An Essay by a School Student... found it interesting
In the last few months there was a lot of sound and fury on India’s civilian nuclear deal with the US. The debate was so intense that our union government was brought on the brink of collapse. Opposition to the deal from the left parties reduced the government to a minority and the government survived only because it found a new ally in the Samajwadi party. But in all these debates, however, did not throw much light on the details of the deal and the issues involved.
To me, a student of class eleven, I have my own reservations on the way the debate went on within and outside Parliament. I also have my own reservations against the deal.
“Power requirement” is the main reason that people are giving in support of the nuclear deal. In Chennai we have 90 minutes of power-cut everyday; in many parts of Karnataka the power shutdown is for 7 hours; and in rural India many places go without night life because there is no electricity there. It is argued that the Indo-US deal and the setting up of several nuclear power stations thereafter will solve all these issues. But we must know one fact that nuclear energy will contribute less than 10% of India’s electricity and even that can be achieved only in 2020. And hence, the argument that the nuclear deal will bring an end to the power shortage that we now face is without basis.
Friendly relationship with the US?
The uni-polar world that we now live in is different from the Cold War days (when the world was bi-polar), when India had the Soviet Union to protect its strategic interest. As for example, recall the sequence of events in December 1971. During the Indo-Pak war, for the liberation of Bangladesh, the US was prepared to help Pakistan by moving their Seventh Fleet, then stationed at Diego Garcia an island in the Indian Ocean, towards the Indian shores. It was the Soviet Union who helped us by making counter moves. India then had a friendship treaty with the Soviet Union.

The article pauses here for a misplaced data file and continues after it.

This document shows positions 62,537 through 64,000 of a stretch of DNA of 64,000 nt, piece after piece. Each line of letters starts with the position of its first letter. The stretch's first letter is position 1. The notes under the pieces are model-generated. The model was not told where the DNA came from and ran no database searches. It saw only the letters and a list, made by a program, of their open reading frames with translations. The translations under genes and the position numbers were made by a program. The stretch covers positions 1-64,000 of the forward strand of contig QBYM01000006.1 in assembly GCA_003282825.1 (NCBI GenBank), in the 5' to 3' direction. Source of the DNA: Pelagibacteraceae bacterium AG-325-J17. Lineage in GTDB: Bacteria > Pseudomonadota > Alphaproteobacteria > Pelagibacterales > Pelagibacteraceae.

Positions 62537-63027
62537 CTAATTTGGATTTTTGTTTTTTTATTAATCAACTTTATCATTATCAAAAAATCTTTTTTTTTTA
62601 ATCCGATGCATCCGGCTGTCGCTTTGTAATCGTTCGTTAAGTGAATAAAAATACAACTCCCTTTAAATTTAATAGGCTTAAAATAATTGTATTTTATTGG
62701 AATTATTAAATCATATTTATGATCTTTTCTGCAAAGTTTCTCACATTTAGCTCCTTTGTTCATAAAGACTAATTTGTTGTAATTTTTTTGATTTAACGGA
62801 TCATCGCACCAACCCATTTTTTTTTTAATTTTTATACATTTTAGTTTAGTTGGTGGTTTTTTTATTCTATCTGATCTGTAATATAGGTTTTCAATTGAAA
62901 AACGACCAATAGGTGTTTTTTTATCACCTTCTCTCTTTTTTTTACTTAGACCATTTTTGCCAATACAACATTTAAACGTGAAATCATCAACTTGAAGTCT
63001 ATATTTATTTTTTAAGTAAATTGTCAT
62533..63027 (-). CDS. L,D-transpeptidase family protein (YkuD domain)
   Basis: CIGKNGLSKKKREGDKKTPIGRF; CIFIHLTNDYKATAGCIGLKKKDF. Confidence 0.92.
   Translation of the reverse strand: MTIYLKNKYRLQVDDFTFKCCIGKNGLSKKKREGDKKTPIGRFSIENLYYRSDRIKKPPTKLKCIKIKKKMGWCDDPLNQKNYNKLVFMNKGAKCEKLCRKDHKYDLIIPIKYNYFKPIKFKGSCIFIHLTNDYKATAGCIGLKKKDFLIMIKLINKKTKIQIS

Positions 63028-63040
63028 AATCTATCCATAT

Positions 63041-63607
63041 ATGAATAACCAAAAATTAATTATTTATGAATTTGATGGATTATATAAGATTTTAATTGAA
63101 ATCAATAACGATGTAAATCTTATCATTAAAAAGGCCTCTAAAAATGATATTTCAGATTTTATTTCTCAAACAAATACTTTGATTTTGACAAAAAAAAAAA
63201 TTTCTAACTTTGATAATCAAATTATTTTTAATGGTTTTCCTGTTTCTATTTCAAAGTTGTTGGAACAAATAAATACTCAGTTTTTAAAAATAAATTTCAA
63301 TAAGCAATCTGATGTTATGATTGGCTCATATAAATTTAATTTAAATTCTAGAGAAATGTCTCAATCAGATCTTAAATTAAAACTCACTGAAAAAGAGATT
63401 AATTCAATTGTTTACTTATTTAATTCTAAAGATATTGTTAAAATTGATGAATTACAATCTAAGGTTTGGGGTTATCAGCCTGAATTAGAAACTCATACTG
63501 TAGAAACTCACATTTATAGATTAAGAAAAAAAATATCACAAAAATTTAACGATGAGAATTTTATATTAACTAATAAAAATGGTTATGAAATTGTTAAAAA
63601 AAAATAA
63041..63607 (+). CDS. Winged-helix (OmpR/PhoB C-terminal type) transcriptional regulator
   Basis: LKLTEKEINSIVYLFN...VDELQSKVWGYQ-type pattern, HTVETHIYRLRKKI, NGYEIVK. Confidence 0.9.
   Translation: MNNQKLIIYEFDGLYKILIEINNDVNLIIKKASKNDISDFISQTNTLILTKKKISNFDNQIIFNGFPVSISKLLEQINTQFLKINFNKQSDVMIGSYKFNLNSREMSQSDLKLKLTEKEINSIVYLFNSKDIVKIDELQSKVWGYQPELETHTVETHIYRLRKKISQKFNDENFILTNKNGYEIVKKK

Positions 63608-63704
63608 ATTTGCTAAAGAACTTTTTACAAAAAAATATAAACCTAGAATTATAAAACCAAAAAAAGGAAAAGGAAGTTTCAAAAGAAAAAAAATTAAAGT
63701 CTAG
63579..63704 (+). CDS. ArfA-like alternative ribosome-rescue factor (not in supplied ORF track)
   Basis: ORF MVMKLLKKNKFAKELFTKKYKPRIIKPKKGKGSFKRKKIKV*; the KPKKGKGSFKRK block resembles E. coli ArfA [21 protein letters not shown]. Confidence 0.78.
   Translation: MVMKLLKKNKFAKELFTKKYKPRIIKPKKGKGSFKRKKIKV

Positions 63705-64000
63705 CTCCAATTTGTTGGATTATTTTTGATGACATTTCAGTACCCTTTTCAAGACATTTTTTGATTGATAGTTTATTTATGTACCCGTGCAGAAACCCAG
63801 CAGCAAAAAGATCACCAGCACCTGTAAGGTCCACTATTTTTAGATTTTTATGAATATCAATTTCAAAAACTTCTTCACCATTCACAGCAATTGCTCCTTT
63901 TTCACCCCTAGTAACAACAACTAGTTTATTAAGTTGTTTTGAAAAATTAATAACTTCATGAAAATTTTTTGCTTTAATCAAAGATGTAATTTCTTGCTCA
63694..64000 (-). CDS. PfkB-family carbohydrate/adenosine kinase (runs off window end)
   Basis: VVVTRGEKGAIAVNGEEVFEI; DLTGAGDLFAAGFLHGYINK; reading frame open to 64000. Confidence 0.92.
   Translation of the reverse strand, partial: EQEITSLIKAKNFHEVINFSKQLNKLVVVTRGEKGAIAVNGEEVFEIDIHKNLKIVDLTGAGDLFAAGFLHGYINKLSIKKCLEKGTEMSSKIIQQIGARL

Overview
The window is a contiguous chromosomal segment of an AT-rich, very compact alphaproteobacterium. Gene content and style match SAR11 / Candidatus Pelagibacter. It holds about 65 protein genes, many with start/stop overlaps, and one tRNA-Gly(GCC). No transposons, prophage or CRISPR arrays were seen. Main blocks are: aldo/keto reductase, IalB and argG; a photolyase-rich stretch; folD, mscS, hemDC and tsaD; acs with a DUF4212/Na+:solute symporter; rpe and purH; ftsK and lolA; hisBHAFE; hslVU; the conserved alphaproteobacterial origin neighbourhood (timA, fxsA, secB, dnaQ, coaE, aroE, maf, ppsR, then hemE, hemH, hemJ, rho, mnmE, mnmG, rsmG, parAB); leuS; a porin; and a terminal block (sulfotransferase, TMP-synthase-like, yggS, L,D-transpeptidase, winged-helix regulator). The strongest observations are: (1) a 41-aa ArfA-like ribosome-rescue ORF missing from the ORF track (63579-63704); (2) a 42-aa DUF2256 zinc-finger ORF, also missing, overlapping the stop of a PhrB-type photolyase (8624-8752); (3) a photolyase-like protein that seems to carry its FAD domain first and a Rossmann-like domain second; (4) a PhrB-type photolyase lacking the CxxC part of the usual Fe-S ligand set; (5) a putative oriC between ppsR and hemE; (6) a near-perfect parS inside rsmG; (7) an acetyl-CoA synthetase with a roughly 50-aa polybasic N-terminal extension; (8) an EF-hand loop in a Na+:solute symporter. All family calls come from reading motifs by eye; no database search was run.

But then the world today has changed. The Soviet Union does not exist and the US is the only power according to those who support the deal. But then we must realize that China is emerging as a power not only in the military sense but also in the economic sense. And it is likely that the next cold war, if it happens, could be between the US and China. We must remember that in 1962, China not only attacked us but also captured large part of our land in the North East. It makes better sense to be friendly with China, our own neighbour, rather than having US as a friend afar.
India joining the Big League?
Some argue that the nuclear deal will bring an end to “nuclear apartheid” which will enable the Indian atomic energy industry to do for the Indian economy what Indian information technology has done for the country’s export. In fact Prime Minister Manmohan Singh said this much in his speech in Parliament. But, we will simply end up importing the machinery and the enriched fuel rather than going for a sustainable model in the power sector and hence remain dependant on the US for ever.
Is Nuclear Energy Green and Safe?
I would like to start with recalling what happened in Chernobyl in the former Soviet Union. The accident at the nuclear power plant killed many, maimed many and its adverse impact on the future generation is still unknown.
Another aspect is about the disposal of nuclear waste which no one knows and has thought about until now. The truth is that we do not have technology, today, to dispose the waste. As one research study source by M.V Ramana and Surendra Gadekar says“ in the case of India’s smallest full-scale reprocessing facility at Trombay (Maharashtra), decontamination generated about 300 tones of solid waste: about 60,000 litres of medium-level liquid wastes; and about 13 million litres of low level liquid effluents. This waste can any day lead to radiation which will be harmful for humanity. For these reasons, we can never call nuclear energy green and safe.
With all these, do we have to celebrate the nuclear deal? We, the generation next have the right to ask this question because future belongs to us. Yes, we must agree that our power requirement is a concern. But we have other ways; to harness wind, hydel and solar. And more important than this is to conserve energy! One 88888 movement is not enough. We need more! Recall what Mahatma Gandhi had to say: “mother earth has plenty for our needs but not for our greed”.
Prisoners of Nuclear Dream by M.V.Ramana and C. Ram Manohar Reddy (edited)
Nuclear Proliferation in South Asia by Stephen Philip Cohen (edited)
“Onward to lose of Autonomy”, Editorial, Economic and Political Weekly, July 26, 2008
I would fail in my duty if I would not mention my parents with whom I had long discussions about the issue.